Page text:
In the past few years, the black market cannabis market in Europe, especially in the Netherlands and the UK, has evolved and changed a lot. We’ve seen an increase in the number of new products and strains with higher THC content. What’s more, the quality of the products has increased dramatically too.
Cannabis is used for a large range of medical and non-medical purposes. However, the global cannabis market is highly regulated. The demand for cannabis is rising rapidly. The demand for both legal and illegal cannabis is increasing at a rapid pace. The current cannabis market is worth over US$27.3 Billion.The EMCDDA’s European Drug Report 2021 reports a significant increase in the THC content of cannabis in Europe, as well as widespread cannabis use among Europeans and an increase in home cultivation during the COVID-19 pandemic. Cannabis resin sold in Europe is more potent than ever, European officials warn. The European Monitoring Centre for Drugs and Drug Addiction (EMCDDA) reports that the THC content of cannabis resin now averages between 20 and 28 percent, almost twice that of cannabis flower. However, the THC content of cannabis flowers remains as high as before. Cannabis products with a high THC content are now available in Europe, as well as new forms with added synthetic cannabinoids sold on the illegal market. They exist alongside a range of products that contain cannabis extracts but have a low HCT content and are commercially available. This data is included in EMCDDA’s European Medicines Report 2021, which expresses concern about the increasing number of reports of cannabis contaminated with artificial cannabinoids. The cause of this trend is unknown, but may be due to both the shortage of cannabis associated with the pandemic and, in some countries, the availability of low-THC cannabis products that are difficult to distinguish from cannabis sold on the drug market, the report said.
New illegal distribution channels
The EMCDDA has been monitoring the drugs situation in Europe for more than 25 years. The annual report on trends and developments is based on information provided by the EU Member States, Turkey and Norway, and provides a high-level overview of the drugs issue in Europe, covering all aspects from supply to use, public health issues and drugs policy and control. However, the UK is not included in the analysis of the 2021 report because it left the EU on 1 January. February last year. The report shows that coronavirus-related travel restrictions and border closures have not curbed the activities of smugglers worldwide. Illegal producers and suppliers quickly adapted to the pandemic controls by moving their operations to the Internet and finding new supply and distribution channels. The 60-page document states: Efforts to maintain social distance may have hurt the retail drug trade, but they seem to have led to a wider adoption of new technologies to facilitate drug distribution, which may have accelerated the trend in recent years toward an increasingly digital marketplace. The report notes that in 2020, cannabis cultivation and the production of synthetic drugs in the European Union have remained at pre-pandemic levels, with ever larger quantities of drugs being transported by sea to avoid the closure of land borders, which – along with heroin – has led to large seizures at European ports.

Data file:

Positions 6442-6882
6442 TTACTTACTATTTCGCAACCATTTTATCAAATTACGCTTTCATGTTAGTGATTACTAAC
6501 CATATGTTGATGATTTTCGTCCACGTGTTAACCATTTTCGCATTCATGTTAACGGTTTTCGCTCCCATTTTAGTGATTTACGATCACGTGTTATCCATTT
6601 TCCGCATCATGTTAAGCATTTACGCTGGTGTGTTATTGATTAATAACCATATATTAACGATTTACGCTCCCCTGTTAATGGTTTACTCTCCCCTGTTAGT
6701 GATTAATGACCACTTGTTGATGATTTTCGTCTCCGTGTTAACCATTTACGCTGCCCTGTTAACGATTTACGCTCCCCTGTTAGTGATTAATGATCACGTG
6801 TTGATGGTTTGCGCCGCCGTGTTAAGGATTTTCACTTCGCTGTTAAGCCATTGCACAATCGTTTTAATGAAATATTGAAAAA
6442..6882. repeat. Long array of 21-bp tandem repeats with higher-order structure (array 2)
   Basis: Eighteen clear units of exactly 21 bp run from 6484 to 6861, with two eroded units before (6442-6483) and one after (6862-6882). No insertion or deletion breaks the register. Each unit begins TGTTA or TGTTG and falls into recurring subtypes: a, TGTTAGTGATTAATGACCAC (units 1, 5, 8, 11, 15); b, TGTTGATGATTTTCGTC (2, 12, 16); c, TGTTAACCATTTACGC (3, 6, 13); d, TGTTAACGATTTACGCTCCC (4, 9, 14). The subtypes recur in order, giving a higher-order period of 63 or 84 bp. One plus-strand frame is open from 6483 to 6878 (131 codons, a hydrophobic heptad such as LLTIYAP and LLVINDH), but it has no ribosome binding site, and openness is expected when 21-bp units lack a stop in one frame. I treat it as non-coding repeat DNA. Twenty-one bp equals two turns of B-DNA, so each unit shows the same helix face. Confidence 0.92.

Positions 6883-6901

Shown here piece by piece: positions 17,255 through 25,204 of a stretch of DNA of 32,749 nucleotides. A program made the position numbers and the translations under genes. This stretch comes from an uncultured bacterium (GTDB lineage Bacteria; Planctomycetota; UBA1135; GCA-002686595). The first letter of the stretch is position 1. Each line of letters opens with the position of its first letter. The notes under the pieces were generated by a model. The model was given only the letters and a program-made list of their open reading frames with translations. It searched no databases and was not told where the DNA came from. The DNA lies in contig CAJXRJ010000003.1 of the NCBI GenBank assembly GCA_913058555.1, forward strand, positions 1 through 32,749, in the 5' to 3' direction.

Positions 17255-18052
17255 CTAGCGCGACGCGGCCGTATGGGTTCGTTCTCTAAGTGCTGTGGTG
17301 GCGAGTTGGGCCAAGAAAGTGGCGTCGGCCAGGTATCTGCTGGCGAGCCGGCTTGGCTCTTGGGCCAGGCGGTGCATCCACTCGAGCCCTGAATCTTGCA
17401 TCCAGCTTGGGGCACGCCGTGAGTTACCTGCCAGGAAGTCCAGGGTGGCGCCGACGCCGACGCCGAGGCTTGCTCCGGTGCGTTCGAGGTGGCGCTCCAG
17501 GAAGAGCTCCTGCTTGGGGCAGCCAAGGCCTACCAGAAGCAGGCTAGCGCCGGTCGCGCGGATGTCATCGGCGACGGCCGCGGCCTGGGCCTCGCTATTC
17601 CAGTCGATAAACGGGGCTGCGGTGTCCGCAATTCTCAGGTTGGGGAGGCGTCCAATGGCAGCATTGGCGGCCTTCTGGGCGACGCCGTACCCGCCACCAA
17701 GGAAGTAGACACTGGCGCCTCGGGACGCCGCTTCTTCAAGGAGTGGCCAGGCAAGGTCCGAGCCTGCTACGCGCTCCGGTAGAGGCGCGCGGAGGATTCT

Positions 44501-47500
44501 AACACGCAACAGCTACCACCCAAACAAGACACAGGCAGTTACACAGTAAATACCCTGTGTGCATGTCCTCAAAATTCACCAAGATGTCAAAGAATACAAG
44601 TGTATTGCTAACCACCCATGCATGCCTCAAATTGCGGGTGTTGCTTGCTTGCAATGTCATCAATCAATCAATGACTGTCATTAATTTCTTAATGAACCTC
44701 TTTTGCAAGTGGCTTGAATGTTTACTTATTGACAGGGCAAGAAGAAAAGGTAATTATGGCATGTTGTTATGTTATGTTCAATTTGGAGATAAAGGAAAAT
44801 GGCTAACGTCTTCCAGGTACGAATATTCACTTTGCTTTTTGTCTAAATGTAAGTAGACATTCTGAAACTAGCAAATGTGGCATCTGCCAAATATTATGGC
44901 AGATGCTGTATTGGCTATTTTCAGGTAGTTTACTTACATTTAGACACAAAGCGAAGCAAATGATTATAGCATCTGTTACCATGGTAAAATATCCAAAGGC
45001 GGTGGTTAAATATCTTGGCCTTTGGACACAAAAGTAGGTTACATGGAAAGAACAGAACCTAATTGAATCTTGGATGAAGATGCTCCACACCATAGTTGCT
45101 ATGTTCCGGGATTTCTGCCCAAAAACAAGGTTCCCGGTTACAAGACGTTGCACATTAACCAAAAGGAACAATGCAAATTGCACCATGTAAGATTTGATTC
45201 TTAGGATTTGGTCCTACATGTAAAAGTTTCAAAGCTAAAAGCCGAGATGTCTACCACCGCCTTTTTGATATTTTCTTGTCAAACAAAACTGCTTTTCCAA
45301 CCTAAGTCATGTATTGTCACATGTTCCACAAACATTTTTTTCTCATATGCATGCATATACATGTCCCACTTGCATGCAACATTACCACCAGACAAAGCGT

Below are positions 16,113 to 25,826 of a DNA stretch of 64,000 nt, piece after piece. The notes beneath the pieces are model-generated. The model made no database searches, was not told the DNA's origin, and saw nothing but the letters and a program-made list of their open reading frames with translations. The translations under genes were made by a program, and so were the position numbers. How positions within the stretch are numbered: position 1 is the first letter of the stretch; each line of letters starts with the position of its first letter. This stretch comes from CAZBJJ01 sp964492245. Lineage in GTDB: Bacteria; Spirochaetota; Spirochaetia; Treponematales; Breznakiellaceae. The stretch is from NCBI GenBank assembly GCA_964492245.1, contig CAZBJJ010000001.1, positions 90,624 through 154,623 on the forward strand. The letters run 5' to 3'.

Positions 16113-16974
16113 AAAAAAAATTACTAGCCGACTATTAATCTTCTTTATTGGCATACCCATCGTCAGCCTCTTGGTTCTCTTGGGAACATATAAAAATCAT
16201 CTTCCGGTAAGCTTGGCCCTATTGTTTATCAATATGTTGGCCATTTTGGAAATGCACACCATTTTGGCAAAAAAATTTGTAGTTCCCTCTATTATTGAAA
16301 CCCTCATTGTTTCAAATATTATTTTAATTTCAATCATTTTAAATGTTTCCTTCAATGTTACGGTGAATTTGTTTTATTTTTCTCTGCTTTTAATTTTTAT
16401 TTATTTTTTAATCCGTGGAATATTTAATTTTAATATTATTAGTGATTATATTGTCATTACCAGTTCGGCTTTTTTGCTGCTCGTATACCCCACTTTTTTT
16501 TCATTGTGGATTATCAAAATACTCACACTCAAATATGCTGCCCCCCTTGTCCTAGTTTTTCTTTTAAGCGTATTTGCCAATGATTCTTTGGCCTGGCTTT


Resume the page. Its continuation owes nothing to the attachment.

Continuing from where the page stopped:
COVID-19 and consumption
Cannabis herb and cannabis resin accounted for the majority of reported drug seizures in the EU in 2019, at 37% and 36% respectively. For comparison, 11% for cocaine, 5% for amphetamines, 4% for other substances, 3% for heroin and MDMA and 1% for cannabis plants. The report notes a trend toward local cannabis production, in part due to anti-establishment measures. Based on data from 26 countries that conducted the survey between 2015 and 2020, it is estimated that cannabis use last year averaged 15.4 percent among EU citizens aged 15 to 34, ranging from 3.4 percent in Hungary to 21.8 percent in France. When only young people aged 15 to 24 were considered, the prevalence of cannabis use was higher: 19.2% (9.1 million) had used in the past year and 10.3% (4.9 million) in the past month. However, cannabis use among 15- to 16-year-olds has declined, the report said. Among the 24 EU Member States participating in the 2019 European School Survey on Alcohol and Other Drugs (ESPAD), the prevalence of cannabis use among 15- and 16-year-old school students ranged from 7% to 23%, with a weighted average of 17.3%. This is down from a peak of 20.4% in 2011. In 2019, EU Member States reported 326,000 cannabis resin seizures, or 465 tonnes, and 313,000 cannabis herb seizures, or 148 tonnes. Turkey also reported 6,200 seizures of 28 tons of cannabis resin and 64,000 seizures of 63 tons of cannabis herb.
New findings relating to psychoactive substances
The EMCDDA report also shows that traffickers and manufacturers are not just selling the traditional basic drugs – cannabis, cocaine and heroin. Approximately 400 new psychoactive drugs were discovered on the market in 2019. New powerful synthetic cannabinoids and synthetic opioids continue to emerge and pose a threat to health and society, the report said. Reports of cannabis adulterated with new synthetic cannabinoids such as MDMB-4in-PINACA being sold to unsuspecting users point to the new and potentially increasing risks of unintended use of these potent substances. New dosage forms of synthetic cannabinoids, including e-liquids and impregnated cigarette papers, are increasingly appearing on the drug market. Worryingly, they are more common among 15- and 16-year-olds.
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